Configuration Management in Linux

You can't yourself a linux enthusiast if you've never run into the problem of sorting out your configuration files. All of your precious files like .bashrc, .zshrc, .vimrc, .emacs, .fonts, .Xdefaults are some of the ones that can take a lot of pain to customize from the ground up.

Like most people, I started out by always backing up my important config files. But the list soon got so huge that I started having trouble remebering which files to back up, and to do it after every change.

So, obviously, I moved on to the next obvious option, symlinks! I started to keep all my config files in a single folder and started to symlink them to the places that they belonged to. I kept this up for a few months (mostly because it didn't seem like any trouble) when I finally decided to change my operating system. And the problem hit me. I already had over 50 configuration files under version control and had no real way to put them in correct places in the new OS. These files had accumulated over time and to put them back at correct places was an endeavour I wasn't going to undertake.

Now I tried to look for a tool that would help me manage and restore dotfiles at will. A friend suggested using vcsh and mr. You can find the relevant article here. I would've tried that too but it seemed too complicated to be an elegant way to handle this problem. For one thing, I wanted a script that could be a part of my dotfiles and not an external dependency. So as you might've already guessed, I started to plan out my own way to manage my dotfiles. So without further ado, I present to you:

Config Management, the UNIX way:

First things first, here is the repository for my project. The configuration system is inspired by VIM's modelines, which are basically comments that can control VIM's settings separately for code files. So, something like

// vim: set nonumbers:

in a source code's top or bottom lines would turn off line numbering in VIM when opening that source file. This is elegant as every config file has some comment system (and isn't worth using if it doesn't) and file properties can be easily specified in this way for every file.

Let's look at the file structure.

    ├── backup
    │   ├── 2015-11-30_13-46-31
    │   └── ........
    ├── configs
    │   ├── nvimrc
    │   ├── Xdefaults
    │   └── ........
    └── current_state

During the initial setup, you are only concerned with, and the folder configs. An empty current_state file may be needed. Your dotfiles and config folders go inside configs folder. The files can have any name and do not need to be named the same as the final target. For eg. .vimrc when kept inside the configs folder can be named mysuperamazingvimconfig and it won't matter. You can also group files of similar purpose together as the files will be searched recursively.

Now how do the files know where to go? Here is the easy part. Inside the corrsponding file, you just mention where that files need to go. So, for your mysuperamazingvimconfig, you will have the following in your source:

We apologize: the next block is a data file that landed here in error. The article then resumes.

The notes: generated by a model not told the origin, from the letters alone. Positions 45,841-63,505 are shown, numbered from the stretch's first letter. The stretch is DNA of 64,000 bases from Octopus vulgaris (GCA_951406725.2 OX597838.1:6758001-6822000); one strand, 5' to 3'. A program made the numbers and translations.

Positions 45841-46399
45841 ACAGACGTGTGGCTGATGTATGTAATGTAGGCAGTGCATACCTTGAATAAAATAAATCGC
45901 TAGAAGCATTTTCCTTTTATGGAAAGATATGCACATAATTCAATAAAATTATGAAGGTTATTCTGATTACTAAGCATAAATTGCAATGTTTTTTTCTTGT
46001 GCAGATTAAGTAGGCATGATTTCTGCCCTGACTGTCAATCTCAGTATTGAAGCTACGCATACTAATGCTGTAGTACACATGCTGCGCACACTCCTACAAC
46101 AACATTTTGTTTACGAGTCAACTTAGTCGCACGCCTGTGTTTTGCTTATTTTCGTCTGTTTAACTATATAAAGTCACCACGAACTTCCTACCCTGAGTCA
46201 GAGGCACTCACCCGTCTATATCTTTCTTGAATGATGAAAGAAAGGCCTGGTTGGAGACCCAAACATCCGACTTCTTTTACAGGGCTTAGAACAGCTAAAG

" place ''~/.vimrc''

The first double quote is to start a comment and the rest is the needed command. Please note that the path is enclosed by a pair of two single quotes not a double quote. Also, this comment will be looked for in the top 3 and the bottom 3 lines of the source code.

Another alternative for the command is:

" place &~/.vimrc&

especially if the file has a special meaning for the single quote (like .Xdefaults).

What about the folders?

For the folder that need to be symlinked, you create a file named folder_config inside the folder and put the same command as above. If the folder itself is being symlinked, then it won't be checked further for symlinkable files/folders. The rest of the folders, obviously will still be. For example, if you have a folder named fonts in configs and you want to place it as ~/.fonts, you will make a file folder_config inside fonts folder with the content:

place ''~/.fonts''

and you are done. All you have to do to create/update the symlinks is run ./ or python2

Under the Hood:

A lot of cool stuff happens under under the hood to ensure that no data loss occurs and no redundant files are created when is executed. Your current symlink status is stored in current_status so that the next time you change a place ''<path>'', the old symlink is deleted to prevent redundancy. If you manually remove the file from configuration management and place the real file in the actual place, then it will take care not to touch it even if it was part of current_status. While adding a file to config system for first time, if the file at target path is not a symlink but a real file, it is copied to the backups folder under current date and time before being replaced by a symlink to prevent data loss.

I hope you enjoyed reading this article.

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Pallav Agarwal Image
My name is Pallav Agarwal. I am an undergrad of the department of Computer Science and Engineering, Indian Institute of Technology Kanpur, India. I love experimenting with tech, and this blog is a way for me to give a little helping hand to other's who are like me (but don't know it yet).

I am ambitious, intelligent, competitve (sometimes too much), loyal and brutally honest. People I respect the most are teachers, which is partially why I myself like to teach too. Apart from programming, I also like travelling, adventure sports and trying new food items. If you like a post, have a query, or just want to chit-chat, let me know here